The K-pop Army Has Won the NBA All-Star Voting War, But They’re Losing the Gate War

Andrew Wiggins is starting the NBA-All Star Game, and there are a lot of angry people blaming a K-pop tweet.

Wiggins is probably not one of the top five players in the Western Conference this season. His success is largely driven by 3.45 million fan votes, which is half selection criteria.

Controversial, some of that fan vote was influenced by Warriors global ambassador and K-pop star BamBam tweets to support Wiggins. Each tweet and retweet counts as one vote, and BamBam has been retweeted 38,000 times. Now BamBam and his army of K-pop fans are gaining in popularity ridicule via NBA fans and authority by some media for including Wiggins in the game.

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The hate is troubling in a few ways, but here’s what matters most to me: If you have a problem with a K-pop star influencing the vote for NBA All-Stars and there’s no level such importance when other celebrities influence voting, such as Kendall Jenner urges her followers to vote for her boyfriend Devin Booker or Grizzlies minority owner Justin Timberlake urge a vote for Ja MorantTake a second and think why.

This goes without saying, but your celebrity or ethnic preferences shouldn’t factor into the legitimacy of a vote on your favorite basketball player to watch in an exhibition game. For many people, it’s true.

No criticism of Jenner or Timberlake’s endorsement. The same cannot be said for BamBam. I’ve read various articles and listened to NBA podcasts mocking the K-pop star’s influence over the past week. Each time it did, it made my blood boil at a permanently maintained double standard.

Some of the criticism of BamBam is being fueled by the idea that Wiggins doesn’t deserve a spot on the team. But there’s also an obvious element of guard going on here that distinguishes it from Timberlake and Jenner’s tweets. There is a fundamental belief that people of Asian descent or those who follow K-pop stars should marginalize their opinions.

This is nothing new for people of Asian heritage. There is a strong sense of difference that unites many in these communities when engaged in broader cultural dialogue. We often feel invisible or ignored, our participation tolerated rather than encouraged.

This idea of ​​difference extends to tournament players. Jeremy Lin, the first Taiwanese-American to play in the league, was regularly stopped by stadium security, who did not believe he was an NBA player.

“In opposing arenas, it happens all the time,” Lin told ESPN’s Michael Wallace in a 2016 interview. “I’m used to it now. That’s just part of being Asian in the NBA. “

This outsider status has permeated my life countless times, including during my time working for the league. A quick example:

During one of the NBA’s summer tournaments in Las Vegas, I was sitting in the media room when a confused white man walked into the room frantically. After scanning the area, he stared at me and walked in my direction.

“Can you speak English?” he asked me slowly, reaching out his hand to gasp in a talking motion. I replied that I actually speak English.

“Oh, thank god,” he said. “Who is Ding?”

I informed him that I didn’t know what he was talking about, much to his frustration.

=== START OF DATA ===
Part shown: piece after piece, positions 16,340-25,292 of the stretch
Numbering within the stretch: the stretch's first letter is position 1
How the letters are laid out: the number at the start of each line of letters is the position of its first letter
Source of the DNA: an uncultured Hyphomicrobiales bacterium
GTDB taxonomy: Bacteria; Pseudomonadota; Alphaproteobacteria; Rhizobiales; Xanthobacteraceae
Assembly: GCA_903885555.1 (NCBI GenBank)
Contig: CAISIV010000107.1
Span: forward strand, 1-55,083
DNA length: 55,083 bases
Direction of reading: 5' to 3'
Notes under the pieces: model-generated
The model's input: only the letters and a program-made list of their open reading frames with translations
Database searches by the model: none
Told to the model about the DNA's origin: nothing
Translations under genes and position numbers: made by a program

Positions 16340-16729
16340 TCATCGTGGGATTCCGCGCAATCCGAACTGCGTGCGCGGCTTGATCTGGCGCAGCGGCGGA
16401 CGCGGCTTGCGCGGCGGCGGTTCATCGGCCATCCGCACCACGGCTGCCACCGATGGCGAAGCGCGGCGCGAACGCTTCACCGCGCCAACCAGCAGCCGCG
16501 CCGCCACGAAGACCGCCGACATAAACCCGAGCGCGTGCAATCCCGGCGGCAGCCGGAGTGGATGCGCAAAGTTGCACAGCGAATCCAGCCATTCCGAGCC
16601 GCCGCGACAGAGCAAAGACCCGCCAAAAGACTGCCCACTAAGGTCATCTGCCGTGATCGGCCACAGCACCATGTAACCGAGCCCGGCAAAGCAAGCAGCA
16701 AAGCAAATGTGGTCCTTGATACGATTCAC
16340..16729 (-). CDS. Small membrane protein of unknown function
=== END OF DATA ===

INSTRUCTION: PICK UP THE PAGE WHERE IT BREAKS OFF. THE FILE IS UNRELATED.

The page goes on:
Then I learned that he is a longtime NBA beat reporter, whose team signed a Chinese basketball player to their roster named Ding Yanyuhang. I do not cover that team, the Chinese Basketball Association, and am not of Chinese descent. I don’t know who this reporter is. But to him, the color of my skin is the most important thing. It was a deadly gift that I could only be there to cover for a Chinese player named Ding.

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People of Asian descent are increasingly part of the NBA. Hyunjung Lee, a Davidson-born Korean junior who has received almost no national attention, will most likely be included in the tournament next year. The Blazers’ Jonathan Yim and the Knicks’ Daisuke Yoshimoto are working as assistant coaches at the tournament. More and more players, executives, media members and fans of Asian heritage. They are all part of the same valuable tournament as the non-Asian competitors.

The irony in all of this is that BamBam’s tweet didn’t even affect Wiggins’ pick. He placed fourth in the fan vote the day before BamBam’s tweet. After the tweet, he took the lead over Paul George, who hasn’t played a game through injury since voting began. That probably happened anyway. Wiggins finished in third place with more than 600,000 votes. More importantly, even if Wiggins didn’t get ahead of George, he was honored as the starter for his high performance in other selection criteria. The only thing that BamBam tweets really accomplish is providing a target for mockery.

You can certainly verify if Wiggins is worthy of a starter based on achievements. But there were plenty of serious fans who thought he did, and their opinions mattered. Part of the All-Star game is to reward fans with the players they want to watch. Without a doubt, Wiggins was selected based on that criterion.

There are strong elements of guarding when it comes to everything NBA related. You need to like the right players, see the right teams and have the right opinions to be seen by many as a true fan. However, at the end of the day, this is an entertaining product. The All-Star Game is supposed to be a comprehensive showcase to help develop the game. Everyone’s participation is legal and should be welcomed, regardless of your skin color, the type of music you like, your geolocation data, or any other asinine criteria for the purpose of discouraging people .

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